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How to Prioritize Work Tasks: The Ultimate Guide to Priority Management

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How to Prioritize Work Tasks: The Ultimate Guide to Priority Management
"Plans are useless, but planning is indispensable." Dwight Eisenhower One of the primary frameworks I use in my work is something I call the business production function. It's a diagnostic tool that lets me quickly look at the four big categories of business and asks: which one of these is the current limit?

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Personal Operations Category

  • Task management. This one is most commonly taught and includes systems like Getting Things Done.
  • Knowledge management. This is embodied in systems like productivity educa...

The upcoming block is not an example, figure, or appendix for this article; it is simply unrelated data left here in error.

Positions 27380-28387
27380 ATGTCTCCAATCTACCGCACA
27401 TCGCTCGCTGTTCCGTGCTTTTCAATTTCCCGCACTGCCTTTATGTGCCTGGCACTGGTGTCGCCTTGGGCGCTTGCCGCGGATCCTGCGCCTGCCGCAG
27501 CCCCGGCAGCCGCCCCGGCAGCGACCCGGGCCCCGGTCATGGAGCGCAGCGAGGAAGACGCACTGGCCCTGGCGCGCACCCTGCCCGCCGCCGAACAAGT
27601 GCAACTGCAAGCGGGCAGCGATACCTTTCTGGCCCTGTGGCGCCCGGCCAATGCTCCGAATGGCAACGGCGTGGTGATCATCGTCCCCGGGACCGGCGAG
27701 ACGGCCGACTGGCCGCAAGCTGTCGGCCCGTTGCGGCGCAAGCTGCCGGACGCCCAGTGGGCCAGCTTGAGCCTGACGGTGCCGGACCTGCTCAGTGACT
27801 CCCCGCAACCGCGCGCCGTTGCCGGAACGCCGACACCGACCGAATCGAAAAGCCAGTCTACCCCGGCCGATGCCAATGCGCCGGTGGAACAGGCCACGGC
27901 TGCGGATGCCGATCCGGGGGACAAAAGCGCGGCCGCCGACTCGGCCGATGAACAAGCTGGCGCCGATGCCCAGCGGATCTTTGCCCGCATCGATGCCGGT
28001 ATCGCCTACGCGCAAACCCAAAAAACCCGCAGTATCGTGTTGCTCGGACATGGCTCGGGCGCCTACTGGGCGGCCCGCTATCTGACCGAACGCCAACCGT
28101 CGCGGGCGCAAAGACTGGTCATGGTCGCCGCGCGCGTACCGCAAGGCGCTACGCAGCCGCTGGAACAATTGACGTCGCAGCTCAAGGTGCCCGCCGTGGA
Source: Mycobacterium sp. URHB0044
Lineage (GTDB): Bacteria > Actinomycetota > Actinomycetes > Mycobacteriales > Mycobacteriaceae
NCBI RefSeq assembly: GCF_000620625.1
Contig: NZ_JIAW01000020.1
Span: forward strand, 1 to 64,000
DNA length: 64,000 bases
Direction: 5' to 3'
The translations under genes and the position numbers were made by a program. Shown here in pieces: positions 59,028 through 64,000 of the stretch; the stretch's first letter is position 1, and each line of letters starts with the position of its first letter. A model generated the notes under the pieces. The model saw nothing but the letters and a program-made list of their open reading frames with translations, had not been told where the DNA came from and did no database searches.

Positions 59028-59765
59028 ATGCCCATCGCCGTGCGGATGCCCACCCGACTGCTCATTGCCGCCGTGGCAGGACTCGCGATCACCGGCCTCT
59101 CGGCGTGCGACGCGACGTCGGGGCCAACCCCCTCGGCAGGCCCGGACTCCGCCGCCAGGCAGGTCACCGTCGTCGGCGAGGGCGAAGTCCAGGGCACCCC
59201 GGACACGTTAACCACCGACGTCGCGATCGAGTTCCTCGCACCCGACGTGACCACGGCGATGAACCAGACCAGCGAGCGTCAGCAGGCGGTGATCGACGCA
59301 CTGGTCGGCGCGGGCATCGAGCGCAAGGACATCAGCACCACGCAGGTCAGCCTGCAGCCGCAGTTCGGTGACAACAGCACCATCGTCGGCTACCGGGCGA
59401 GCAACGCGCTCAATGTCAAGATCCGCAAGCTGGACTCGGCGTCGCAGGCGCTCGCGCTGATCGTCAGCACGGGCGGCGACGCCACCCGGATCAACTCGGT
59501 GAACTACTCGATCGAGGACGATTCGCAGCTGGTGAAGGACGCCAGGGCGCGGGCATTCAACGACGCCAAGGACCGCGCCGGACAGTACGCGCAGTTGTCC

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What's on your plate

Prioritizing tasks at work involves getting all your tasks and commitments in one place.  Take a piece of paper and make a list of everything you need to get done. Questions to help...

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Brainstorm your goals

Find your goals. Without them, it is impossible to prioritize your tasks. Try to set 90-day goals, which is long enough to make meaningful progress. Questions to prompt goals:

...

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Your Top 1-3 Goals

Prioritize your list of possible goals using and expected value (EV) calculation. Expected Value = Resources Required x Return on Investment x Probability of Success

Take the list of everythi...

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The ABCDE Method

The ABCDE Method